Ellen Weiss

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Ellen Weiss
Born (1959-01-30) January 30, 1959 (age 55)
Westchester, NY
Alma mater Smith College
Occupation Journalist
Spouse(s) David Saperstein

Ellen Weiss (born January 30, 1959) is a journalist and three-time Peabody Award winner. She joined National Public Radio (NPR) in 1982,[1] eventually running the NPR News national desk[2] and serving as executive producer of the NPR News magazine All Things Considered. She was named NPR vice president for news in April 2007 and held that post until January 2011 when she left the network due to her role in the dismissal of Juan Williams. [3] She was executive editor at the nonprofit Center for Public Integrity.[4]

She attended Scarsdale High School in Scarsdale, New York, and is a Smith College graduate. She currently resides in Washington, D.C. with her husband, Rabbi David Saperstein.

Juan Williams controversy[edit]

On January 6, 2011, Weiss agreed with NPR to resign from her position for her role in the October 2010 firing of political analyst Juan Williams for his comments on the Fox News program, The O'Reilly Factor. Discussing terrorism on the show, Williams said he gets "nervous" when he sees people in "Muslim garb" boarding a plane; Williams appeared to make the comment in the context of a larger point, against generalizing all Muslims as terrorists, and some of the later debate around his remark centered on whether it should be understood in this larger context. [5]

Weiss personally called Williams to fire him immediately over the phone on the basis of violating a provision in the NPR ethics guidelines against its staff expressing personal opinions.[6]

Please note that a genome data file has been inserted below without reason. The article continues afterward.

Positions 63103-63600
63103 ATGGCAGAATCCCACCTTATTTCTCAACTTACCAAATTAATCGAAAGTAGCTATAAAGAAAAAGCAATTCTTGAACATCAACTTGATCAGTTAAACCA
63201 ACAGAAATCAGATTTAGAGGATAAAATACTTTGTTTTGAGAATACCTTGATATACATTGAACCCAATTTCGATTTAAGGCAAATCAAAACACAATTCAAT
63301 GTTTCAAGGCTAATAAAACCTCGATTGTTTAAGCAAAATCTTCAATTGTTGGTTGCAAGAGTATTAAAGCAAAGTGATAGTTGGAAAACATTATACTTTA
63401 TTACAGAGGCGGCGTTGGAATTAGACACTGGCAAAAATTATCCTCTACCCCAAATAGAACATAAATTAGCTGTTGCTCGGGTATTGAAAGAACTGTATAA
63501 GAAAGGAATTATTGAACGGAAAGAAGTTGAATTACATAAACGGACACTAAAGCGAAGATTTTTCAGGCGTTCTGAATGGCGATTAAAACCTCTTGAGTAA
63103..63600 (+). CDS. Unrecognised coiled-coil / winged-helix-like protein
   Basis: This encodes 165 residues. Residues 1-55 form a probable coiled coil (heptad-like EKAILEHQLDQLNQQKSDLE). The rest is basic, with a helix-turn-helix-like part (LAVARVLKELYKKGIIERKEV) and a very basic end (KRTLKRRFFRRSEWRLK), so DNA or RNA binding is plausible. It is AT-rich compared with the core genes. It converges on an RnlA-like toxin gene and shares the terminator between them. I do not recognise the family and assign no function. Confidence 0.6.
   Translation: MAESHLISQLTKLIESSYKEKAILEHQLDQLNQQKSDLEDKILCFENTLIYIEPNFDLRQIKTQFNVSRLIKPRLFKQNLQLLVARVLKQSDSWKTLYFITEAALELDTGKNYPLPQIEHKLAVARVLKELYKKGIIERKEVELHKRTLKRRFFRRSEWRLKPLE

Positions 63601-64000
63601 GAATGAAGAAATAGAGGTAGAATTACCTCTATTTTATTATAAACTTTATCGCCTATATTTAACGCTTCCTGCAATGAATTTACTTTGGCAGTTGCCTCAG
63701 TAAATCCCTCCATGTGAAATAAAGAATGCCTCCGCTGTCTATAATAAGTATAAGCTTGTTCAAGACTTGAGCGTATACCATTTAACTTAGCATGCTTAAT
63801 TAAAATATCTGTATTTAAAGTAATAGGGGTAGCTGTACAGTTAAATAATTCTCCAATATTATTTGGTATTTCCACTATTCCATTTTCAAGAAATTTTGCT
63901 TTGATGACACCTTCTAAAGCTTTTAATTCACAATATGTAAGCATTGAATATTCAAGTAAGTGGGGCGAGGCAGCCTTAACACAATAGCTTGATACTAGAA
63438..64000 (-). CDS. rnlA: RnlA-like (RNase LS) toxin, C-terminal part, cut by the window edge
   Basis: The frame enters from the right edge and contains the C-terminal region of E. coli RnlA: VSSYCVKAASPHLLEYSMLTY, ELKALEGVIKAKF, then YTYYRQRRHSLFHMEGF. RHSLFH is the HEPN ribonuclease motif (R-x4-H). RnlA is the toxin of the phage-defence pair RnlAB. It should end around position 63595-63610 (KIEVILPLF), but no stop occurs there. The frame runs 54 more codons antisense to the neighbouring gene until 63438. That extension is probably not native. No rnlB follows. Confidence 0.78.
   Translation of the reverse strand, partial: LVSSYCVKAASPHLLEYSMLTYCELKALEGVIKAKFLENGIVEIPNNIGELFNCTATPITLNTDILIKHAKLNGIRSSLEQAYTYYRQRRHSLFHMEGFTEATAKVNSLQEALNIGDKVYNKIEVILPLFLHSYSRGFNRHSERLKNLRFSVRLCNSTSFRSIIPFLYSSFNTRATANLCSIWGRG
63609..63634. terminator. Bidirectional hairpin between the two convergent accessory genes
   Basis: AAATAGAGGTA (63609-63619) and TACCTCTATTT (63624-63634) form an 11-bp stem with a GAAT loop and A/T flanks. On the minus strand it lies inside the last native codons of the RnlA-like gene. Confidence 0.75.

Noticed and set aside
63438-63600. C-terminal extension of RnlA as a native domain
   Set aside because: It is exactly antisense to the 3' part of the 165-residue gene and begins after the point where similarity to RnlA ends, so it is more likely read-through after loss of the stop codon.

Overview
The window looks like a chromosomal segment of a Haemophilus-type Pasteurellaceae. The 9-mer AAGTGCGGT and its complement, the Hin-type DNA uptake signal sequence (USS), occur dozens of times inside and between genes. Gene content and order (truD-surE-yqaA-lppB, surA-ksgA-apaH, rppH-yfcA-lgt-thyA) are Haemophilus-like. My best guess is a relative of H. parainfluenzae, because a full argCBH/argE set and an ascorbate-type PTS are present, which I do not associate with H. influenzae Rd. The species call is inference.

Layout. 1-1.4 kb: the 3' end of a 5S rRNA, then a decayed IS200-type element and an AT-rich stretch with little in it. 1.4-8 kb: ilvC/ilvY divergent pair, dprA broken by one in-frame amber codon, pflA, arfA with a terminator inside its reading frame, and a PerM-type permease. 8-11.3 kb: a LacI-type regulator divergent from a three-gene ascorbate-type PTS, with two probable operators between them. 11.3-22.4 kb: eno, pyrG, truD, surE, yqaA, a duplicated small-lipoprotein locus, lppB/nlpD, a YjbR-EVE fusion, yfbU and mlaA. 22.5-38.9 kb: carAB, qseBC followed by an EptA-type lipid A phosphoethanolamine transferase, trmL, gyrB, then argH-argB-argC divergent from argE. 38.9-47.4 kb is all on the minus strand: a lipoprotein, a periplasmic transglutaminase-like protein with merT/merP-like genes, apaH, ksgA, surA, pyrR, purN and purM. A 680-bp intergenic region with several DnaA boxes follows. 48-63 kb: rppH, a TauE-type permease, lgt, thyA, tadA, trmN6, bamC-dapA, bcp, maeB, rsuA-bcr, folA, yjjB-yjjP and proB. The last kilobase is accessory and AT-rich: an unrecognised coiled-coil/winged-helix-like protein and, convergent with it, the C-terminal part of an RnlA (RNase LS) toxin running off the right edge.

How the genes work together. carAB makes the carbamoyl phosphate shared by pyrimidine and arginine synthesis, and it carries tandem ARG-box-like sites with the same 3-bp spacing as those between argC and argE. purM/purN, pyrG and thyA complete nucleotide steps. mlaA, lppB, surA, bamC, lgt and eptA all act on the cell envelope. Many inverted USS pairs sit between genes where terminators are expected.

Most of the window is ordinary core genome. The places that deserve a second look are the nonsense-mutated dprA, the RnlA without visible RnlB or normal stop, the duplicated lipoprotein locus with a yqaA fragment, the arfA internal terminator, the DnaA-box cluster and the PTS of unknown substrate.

Although an independent review process concluded that "Williams' contract was terminated in accordance with its terms", an e-mail statement from the NPR board of directors expressed "concerns regarding the speed and handling of the termination process" and said that led to "certain actions... with regard to management involved in Williams' contract termination."

Concerning her consequent resignation, which ended her 28 year career at the radio network, Weiss called her decision "extremely hard" but defended her firing of Williams: "What I would say is that the decision to terminate the Juan Williams contract by NPR, of which I was a participant, was based on the highest journalistic standards."[6]

For his part, Williams accepted a $2 million contract with Fox News, and went on to call Weiss' resignation "good news," describing her as "the enforcer of political correctness of liberal orthodoxy" at NPR.[6]

References[edit]

  1. ^ Ellen Weiss, NPR Biography (broken link)
  2. ^ Kennedy, George; Daryl R. Moen (2007). What good is journalism?: how reporters and editors are saving America's way of life. University of Missouri Press. p. 42. ISBN 978-0-8262-1730-1. 
  3. ^ "Appetite for info is good news for NPR". New York Daily News. September 29, 2008. Retrieved July 22, 2010. 
  4. ^ "Former NPR News Exec Ellen Weiss Takes Job at Center for Public Integrity". 
  5. ^ Davidson, Amy. "NPR's Bad Divorce". The New Yorker. Retrieved 3/9/2011. 
  6. ^ a b c James Rainey (7 January 2011). "Top NPR official stepping down". The Los Angeles Times. Retrieved 7 January 2011.